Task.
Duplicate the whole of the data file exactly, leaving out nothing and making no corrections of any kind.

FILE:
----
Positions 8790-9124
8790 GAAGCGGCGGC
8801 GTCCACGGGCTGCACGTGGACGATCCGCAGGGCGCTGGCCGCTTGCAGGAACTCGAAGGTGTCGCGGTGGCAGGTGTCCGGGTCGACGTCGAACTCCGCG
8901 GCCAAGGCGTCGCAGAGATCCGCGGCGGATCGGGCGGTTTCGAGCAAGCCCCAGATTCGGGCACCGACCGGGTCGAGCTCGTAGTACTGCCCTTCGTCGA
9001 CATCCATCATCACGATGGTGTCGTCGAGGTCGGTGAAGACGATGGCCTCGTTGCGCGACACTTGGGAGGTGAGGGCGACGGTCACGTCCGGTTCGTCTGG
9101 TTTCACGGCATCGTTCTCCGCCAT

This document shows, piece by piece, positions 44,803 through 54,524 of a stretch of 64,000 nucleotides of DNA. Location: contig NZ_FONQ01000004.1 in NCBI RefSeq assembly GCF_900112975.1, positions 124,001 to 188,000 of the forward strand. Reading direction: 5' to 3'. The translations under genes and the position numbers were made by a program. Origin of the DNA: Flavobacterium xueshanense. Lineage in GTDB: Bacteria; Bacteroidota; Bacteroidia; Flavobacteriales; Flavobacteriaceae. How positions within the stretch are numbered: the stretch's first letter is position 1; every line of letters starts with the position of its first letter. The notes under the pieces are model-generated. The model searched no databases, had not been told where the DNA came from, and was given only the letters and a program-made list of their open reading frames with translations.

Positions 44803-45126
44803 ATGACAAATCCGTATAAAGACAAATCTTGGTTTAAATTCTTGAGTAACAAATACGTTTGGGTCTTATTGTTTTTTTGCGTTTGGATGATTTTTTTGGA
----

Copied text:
Positions 8790-9124
8790 GAAGCGGCGGC
8801 GTCCACGGGCTGCACGTGGACGATCCGCAGGGCGCTGGCCGCTTGCAGGAACTCGAAGGTGTCGCGGTGGCAGGTGTCCGGGTCGACGTCGAACTCCGCG
8901 GCCAAGGCGTCGCAGAGATCCGCGGCGGATCGGGCGGTTTCGAGCAAGCCCCAGATTCGGGCACCGACCGGGTCGAGCTCGTAGTACTGCCCTTCGTCGA
9001 CATCCATCATCACGATGGTGTCGTCGAGGTCGGTGAAGACGATGGCCTCGTTGCGCGACACTTGGGAGGTGAGGGCGACGGTCACGTCCGGTTCGTCTGG
9101 TTTCACGGCATCGTTCTCCGCCAT

This document shows, piece by piece, positions 44,803 through 54,524 of a stretch of 64,000 nucleotides of DNA. Location: contig NZ_FONQ01000004.1 in NCBI RefSeq assembly GCF_900112975.1, positions 124,001 to 188,000 of the forward strand. Reading direction: 5' to 3'. The translations under genes and the position numbers were made by a program. Origin of the DNA: Flavobacterium xueshanense. Lineage in GTDB: Bacteria; Bacteroidota; Bacteroidia; Flavobacteriales; Flavobacteriaceae. How positions within the stretch are numbered: the stretch's first letter is position 1; every line of letters starts with the position of its first letter. The notes under the pieces are model-generated. The model searched no databases, had not been told where the DNA came from, and was given only the letters and a program-made list of their open reading frames with translations.

Positions 44803-45126
44803 ATGACAAATCCGTATAAAGACAAATCTTGGTTTAAATTCTTGAGTAACAAATACGTTTGGGTCTTATTGTTTTTTTGCGTTTGGATGATTTTTTTGGA